Preikestolen, Norway

Known as the base jumping mecca for thrill-seekers, Preikestolen in southwestern Norway is a dizzying cliff overlooking the dense, green valleys of the gorgeous, fjord-rich Ryfylke region. 

At a stomach-flipping 604m (1982ft) high, this rock formation – known as ‘the preacher’s pulpit’ – has a flat top that measures 25mx25m, drawing hordes of masochistic travellers who like to picnic on high and peer over the edge. 

The mountain plateau is believed to have been formed by melting glaciers at the end of the Ice Age, nearly 10,000 years ago, and was once used for pagan rituals. Preikestolen now receives hundreds of thousands of googly-eyed gawpers a year.

Preikestolen, Norway credit: Eminaldo

Considering its flat top, hurl-worthy height and views over the icy blue Lysefjord below, it comes as no surprise that, in the past 15 years alone, more than 49,000 base jumps have been performed off Preikestolen and in the surrounding Kjerag Mountain area. 

Indeed, Norway is considered by many to be the base jumping capital of Europe, as it has the sheer cliffs and deep fjords ideal for a heart-pumping jump. Even better is the fact that the extreme sport is perfectly legal in the Lysefjorden area.

Still, some adrenaline junkies have base jumped to their death here. Five fatalities have been reported in the Kjerag Mountain region since 1981, so it should be remembered that this rush can come at a price.

If you don’t fancy plunging off Preikestolen, there are other ways to enjoy its majestic magnificence. Hiking the 7.6km round trail to the top and back down again is becoming ever-more popular. The path is undoubtedly steep, but it’s well worth the effort.

Packed with roaring waterfalls and lush landscapes, you should also take time to explore more of Lysefjorden. The Trollstigen road, or Troll’s Path, is another steep trek, complete with 11 sharp hairpin bends. Make it to the top, though, and you’ll be rewarded with a view of the 320m Stigfossen Waterfall cascading down the cliffside.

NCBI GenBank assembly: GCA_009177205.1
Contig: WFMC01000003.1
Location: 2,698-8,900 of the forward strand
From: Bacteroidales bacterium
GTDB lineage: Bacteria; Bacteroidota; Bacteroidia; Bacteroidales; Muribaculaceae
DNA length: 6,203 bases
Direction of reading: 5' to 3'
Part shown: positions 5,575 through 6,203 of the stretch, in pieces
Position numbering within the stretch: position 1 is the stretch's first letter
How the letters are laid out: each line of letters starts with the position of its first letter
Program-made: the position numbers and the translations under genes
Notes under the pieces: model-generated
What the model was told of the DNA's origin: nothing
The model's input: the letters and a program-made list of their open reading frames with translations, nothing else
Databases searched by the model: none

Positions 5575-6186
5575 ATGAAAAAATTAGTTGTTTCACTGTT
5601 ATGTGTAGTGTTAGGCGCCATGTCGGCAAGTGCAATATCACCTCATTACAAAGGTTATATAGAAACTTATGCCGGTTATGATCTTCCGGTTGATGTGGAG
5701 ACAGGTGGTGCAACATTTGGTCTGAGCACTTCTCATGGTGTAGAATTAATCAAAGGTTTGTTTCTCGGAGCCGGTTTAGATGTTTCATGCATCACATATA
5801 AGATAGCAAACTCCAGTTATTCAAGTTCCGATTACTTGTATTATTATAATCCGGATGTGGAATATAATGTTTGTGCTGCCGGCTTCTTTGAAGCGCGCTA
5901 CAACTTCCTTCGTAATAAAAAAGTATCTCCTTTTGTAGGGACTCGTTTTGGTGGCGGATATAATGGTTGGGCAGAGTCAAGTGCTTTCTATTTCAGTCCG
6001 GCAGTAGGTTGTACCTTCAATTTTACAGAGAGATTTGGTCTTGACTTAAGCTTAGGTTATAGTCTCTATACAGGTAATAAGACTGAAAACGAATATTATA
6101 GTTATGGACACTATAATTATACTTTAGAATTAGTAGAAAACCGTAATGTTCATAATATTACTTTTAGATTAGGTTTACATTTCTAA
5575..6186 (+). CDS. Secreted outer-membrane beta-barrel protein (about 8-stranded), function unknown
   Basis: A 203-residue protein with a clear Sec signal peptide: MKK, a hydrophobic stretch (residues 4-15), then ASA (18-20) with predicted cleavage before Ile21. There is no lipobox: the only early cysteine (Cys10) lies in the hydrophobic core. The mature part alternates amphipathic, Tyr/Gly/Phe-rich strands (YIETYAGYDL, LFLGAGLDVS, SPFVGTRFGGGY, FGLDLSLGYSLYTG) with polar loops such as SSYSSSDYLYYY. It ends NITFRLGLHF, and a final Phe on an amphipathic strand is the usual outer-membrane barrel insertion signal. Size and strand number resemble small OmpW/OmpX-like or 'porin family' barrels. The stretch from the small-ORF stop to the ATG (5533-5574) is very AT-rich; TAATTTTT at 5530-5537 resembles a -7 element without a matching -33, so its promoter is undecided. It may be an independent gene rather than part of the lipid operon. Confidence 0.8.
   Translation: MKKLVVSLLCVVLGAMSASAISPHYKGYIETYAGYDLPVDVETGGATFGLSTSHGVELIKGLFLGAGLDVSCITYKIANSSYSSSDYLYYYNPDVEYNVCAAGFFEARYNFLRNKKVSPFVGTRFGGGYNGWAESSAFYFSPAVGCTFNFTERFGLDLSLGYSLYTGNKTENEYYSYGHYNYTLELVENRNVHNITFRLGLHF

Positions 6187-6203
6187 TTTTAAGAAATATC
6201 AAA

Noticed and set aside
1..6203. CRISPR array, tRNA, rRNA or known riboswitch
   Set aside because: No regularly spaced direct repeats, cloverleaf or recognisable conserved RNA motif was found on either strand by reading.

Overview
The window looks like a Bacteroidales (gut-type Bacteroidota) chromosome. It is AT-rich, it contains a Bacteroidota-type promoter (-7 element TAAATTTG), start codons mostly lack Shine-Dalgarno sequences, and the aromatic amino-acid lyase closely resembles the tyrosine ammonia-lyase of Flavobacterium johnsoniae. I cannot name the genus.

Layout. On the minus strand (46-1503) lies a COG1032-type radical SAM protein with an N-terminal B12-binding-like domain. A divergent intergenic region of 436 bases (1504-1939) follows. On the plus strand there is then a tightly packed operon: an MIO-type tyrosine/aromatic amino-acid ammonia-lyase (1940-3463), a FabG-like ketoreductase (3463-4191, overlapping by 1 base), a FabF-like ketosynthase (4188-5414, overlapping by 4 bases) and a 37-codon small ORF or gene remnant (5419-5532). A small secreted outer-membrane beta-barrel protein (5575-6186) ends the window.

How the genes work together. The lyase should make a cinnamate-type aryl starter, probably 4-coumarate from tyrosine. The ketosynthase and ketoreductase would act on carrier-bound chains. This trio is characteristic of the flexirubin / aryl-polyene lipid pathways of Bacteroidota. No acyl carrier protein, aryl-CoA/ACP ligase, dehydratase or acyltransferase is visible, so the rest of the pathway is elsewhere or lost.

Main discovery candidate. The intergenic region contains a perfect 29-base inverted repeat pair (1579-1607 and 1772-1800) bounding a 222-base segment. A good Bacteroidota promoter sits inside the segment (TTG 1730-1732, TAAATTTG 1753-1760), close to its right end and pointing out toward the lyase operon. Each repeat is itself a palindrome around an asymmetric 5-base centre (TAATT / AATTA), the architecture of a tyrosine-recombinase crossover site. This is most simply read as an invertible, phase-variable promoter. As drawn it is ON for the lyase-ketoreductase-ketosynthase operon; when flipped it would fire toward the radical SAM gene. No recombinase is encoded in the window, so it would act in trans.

visitnorway.com

Mt Hua Shan, China credit: flocu

Mount Hua Shan, China

Literally clinging on to the side of a mountain, this death defying hike to a tea house at the top of the holy mountain Hua Shan is only for the brave.

At 2,160m up, the tea house forms part of a flower shape on the 5 summits of the mountain. A place of religious importance since the 2nd Century BC, monks and nuns have traversed the dangerous paths for centuries and they’re now becoming part of a popular tourist trail. Although the paths have been reinforced in recent years it is rumoured there are over 100 fatalities per year so tread with caution!

Mount Hua Shan is also near to the site of the famous Terracotta Army so if you bottle doing the trail there’s a more down to earth activity to partake of.

travelchinaguide.com

CN Tower, Toronto credit: arsenik

Edgewalk, CN Tower, Canada

Standing at more than 553m, Toronto’s CN Tower is the tallest free-standing structure in the western hemisphere and is a national symbol of Canada.  

It’s also home to the audacious EdgeWalk, which holds the Guinness World Record for the highest external walk around a building. Those who dare can tether themselves to the tower and walk hands-free for 150m along the ledge – which is just 1.5m wide.

Do you dare?

 edgewalkcntower.ca

Villarrica Volcano, Chile credit: Onfokus

Volcano Bungee, Chile

If the average bungee jump isn’t quite extreme enough for you, the volcano bungee jump near Pucon, Chile, may be more your style.

A helicopter will fly you over an active volcano (white-hot, bubbling and all), from which you’ll bungee jump 106m towards the caldera.

Considering you’re dangling from the helicopter’s cord within just 200m of boiling molten lava, it’s little wonder that this is one of the world’s most dangerous bungee jumps.

 chile.travel/en

Alaska credit: KeithSzafranski

Whale Kayaking, Alaska

Make whale-watching a little more adventurous and go kayaking alongside them – a great way to get up close and personal with these gentle giants.  

Submerged land formations, temperate waters and strong tidal currents make Point Adolphus Alaska’s most active whale feeding area, and one of the best spots to catch humpback whales surfacing. 

Keep an eye out for other marine wildlife, such as sea lions and killer whales, paddling alongside you, too.

 seakayakalaska.com